I am embedding Google Fonts into a commercial website that have either the SIL OFL or Apache License v2.0. Do I need to include the license text or link in the metadata/ elsewhere on the site? I am currently embedding in the following way: <link href="https://fonts.googleapis.com/css?family=Anton|Archivo+Black|Patua+One&display=swap" rel="stylesheet">, and then referencing the fonts in a CSS external style sheet. Thanks!

2 Answers 2


Google Fonts hosts a number of freely available fonts. All of them are fine for commercial use. Google itself imposes no extra conditions for using their service.

However, the fonts themselves may be subject to a variety of licenses. In general, the open source licenses require that recipients of the font receive copyright and license notices for the font.

  • The SIL Open Font License 1.1, emphasis mine:

    Permission is hereby granted, free of charge, to any person obtaining a copy of the Font Software, to use, study, copy, merge, embed, modify, redistribute, and sell modified and unmodified copies of the Font Software, subject to the following conditions:

    […] 2) Original or Modified Versions of the Font Software may be bundled, redistributed and/or sold with any software, provided that each copy contains the above copyright notice and this license. These can be included either as stand-alone text files, human-readable headers or in the appropriate machine-readable metadata fields within text or binary files as long as those fields can be easily viewed by the user.

  • The Apache 2 license, emphasis mine:

    You may reproduce and distribute copies of the Work or Derivative Works thereof in any medium, […] provided that You meet the following conditions:

    1. You must give any other recipients of the Work or Derivative Works a copy of this License,
    4. If the Work includes a "NOTICE" text file as part of its distribution, then any Derivative Works that You distribute must include a readable copy of the attribution notices contained within such NOTICE file […]

However, these conditions in the OFL and Apache 2 license only apply to you when you copy or distribute the fonts. My interpretation: This is not the case for you. You are only linking to the font, and Google is performing the distribution. You are not party to the license, and therefore have no further obligations.

Due to data protection compliance concerns, I have stopped using Google Fonts and am hosting the fonts on my website. In that case I do have to comply with the licenses myself. I have done this by adding license notices to the CSS that loads the fonts, in a manner that will be obvious to anyone who looks at the source code. The notices mention the license name and basic copyright info and then link to the full license text. Note that the OFL license document may be modified to list reserved font names, so it is not sufficient to link to a generic copy of the OFL.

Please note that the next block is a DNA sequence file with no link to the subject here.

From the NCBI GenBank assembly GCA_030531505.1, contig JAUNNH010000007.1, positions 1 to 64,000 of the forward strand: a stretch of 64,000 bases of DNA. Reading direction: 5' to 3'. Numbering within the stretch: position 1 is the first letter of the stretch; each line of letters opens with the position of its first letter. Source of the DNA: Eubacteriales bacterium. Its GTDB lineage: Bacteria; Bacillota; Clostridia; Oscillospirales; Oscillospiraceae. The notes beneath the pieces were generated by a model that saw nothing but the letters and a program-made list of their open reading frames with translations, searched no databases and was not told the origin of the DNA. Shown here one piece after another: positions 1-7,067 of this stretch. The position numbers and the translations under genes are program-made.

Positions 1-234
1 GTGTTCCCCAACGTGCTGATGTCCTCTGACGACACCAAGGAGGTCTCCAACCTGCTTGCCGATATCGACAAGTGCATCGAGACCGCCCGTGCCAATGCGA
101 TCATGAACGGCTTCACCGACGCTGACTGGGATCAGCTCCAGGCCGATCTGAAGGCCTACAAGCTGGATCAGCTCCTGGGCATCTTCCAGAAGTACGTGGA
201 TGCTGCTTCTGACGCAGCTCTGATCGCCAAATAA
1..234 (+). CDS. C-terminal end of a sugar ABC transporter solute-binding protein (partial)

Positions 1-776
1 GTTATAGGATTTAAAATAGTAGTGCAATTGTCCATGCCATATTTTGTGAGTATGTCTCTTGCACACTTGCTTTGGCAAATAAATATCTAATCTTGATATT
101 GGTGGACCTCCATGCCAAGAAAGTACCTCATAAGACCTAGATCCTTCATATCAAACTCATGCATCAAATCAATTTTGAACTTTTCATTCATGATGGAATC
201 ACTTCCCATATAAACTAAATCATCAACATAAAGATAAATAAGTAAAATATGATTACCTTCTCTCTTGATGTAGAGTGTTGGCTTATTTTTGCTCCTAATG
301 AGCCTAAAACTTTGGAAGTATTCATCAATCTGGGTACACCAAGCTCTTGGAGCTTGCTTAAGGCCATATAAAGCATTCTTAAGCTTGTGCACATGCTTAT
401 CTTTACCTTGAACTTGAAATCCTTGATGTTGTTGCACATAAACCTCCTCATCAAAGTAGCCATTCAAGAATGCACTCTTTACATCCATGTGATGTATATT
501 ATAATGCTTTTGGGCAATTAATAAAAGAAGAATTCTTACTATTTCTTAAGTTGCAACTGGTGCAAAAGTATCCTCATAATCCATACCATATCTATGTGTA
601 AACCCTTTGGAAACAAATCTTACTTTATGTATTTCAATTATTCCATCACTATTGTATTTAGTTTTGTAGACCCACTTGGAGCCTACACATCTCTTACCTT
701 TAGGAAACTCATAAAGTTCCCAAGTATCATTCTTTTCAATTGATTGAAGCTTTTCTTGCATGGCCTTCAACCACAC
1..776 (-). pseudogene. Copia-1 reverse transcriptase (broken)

• Thanks you so much for your response! I am revisiting my question because I have the same worries about data protection that you mentioned in your answer. If I may ask, did you include the CSS with the license text in the main html file, or in an external style sheet? Dec 11, 2019 at 18:47
  • @OntorTheKobold I don't think the difference is relevant from the legal perspective. As a practical concern, I've inlined the CSS snippet with the @font-face directives into the HTML header (just to save a HTTP request), and have included the licensing information in a CSS comment. For example, one comment reads: /* Merriweather Regular [latin]. Licensed under the OFL 1.1. See: /assets/fonts/merriweather-v19-ofl.txt */
    – amon
    Dec 11, 2019 at 20:40
  • One thing I wanted to ask is linked to this question some so I did nor make another question.Is recording a viedeo or clicking pictures of those font affet OFL? Nov 26, 2020 at 17:28
  • @ask I don't know the answer off hand.
    – amon
    Nov 26, 2020 at 17:38
  • Please could you answer anytime later.This is linked to this question.scripts.sil.org/cms/scripts/page.php?item_id=OFL_web point no. 5 I feel may be of some help. Nov 26, 2020 at 18:04

Read the FAQ Frequently Asked Questions | Google Fonts:

The open source fonts in the Google Fonts catalog are published under licenses that allow you to use them on any website, whether it’s commercial or personal.

Google does not stipulate that you have to add license text or link in the metadata or site; so in the absence of that requirement, you don't have to.

  • 1
    but just the fact that their commercial or personal use is permitted does not make any statement about the license conditions that may be attached to such use.
    – amon
    Sep 19, 2019 at 16:55
  • I saw that they were allowed to be used on commercial websites, but I think I am still confused on whether or not I need to include the license information in the metadata (or somewhere else). I have gone down a bit of a rabbit hole on whether embedding the link to the font counts as distribution or not. I may have asked my question ambiguously though. Sep 19, 2019 at 16:59
  • It's logic: the absence of a requirement to cite a license means you don't have to cite a license. Sep 19, 2019 at 17:08
  • Ok! I think maybe I got myself turned around and worried at the Apache License Ver 2.0 section 4 a. (found at apache.org/licenses/LICENSE-2.0.). I am likely overthinking it though, since I have searched a lot of places online, and I haven't found much. Sep 19, 2019 at 17:32
  • 1
    @BlueDogRanch it refers to “licences” - the text of those needs to be read to find out what the requirements are.
    – Dale M
    Sep 19, 2019 at 20:45

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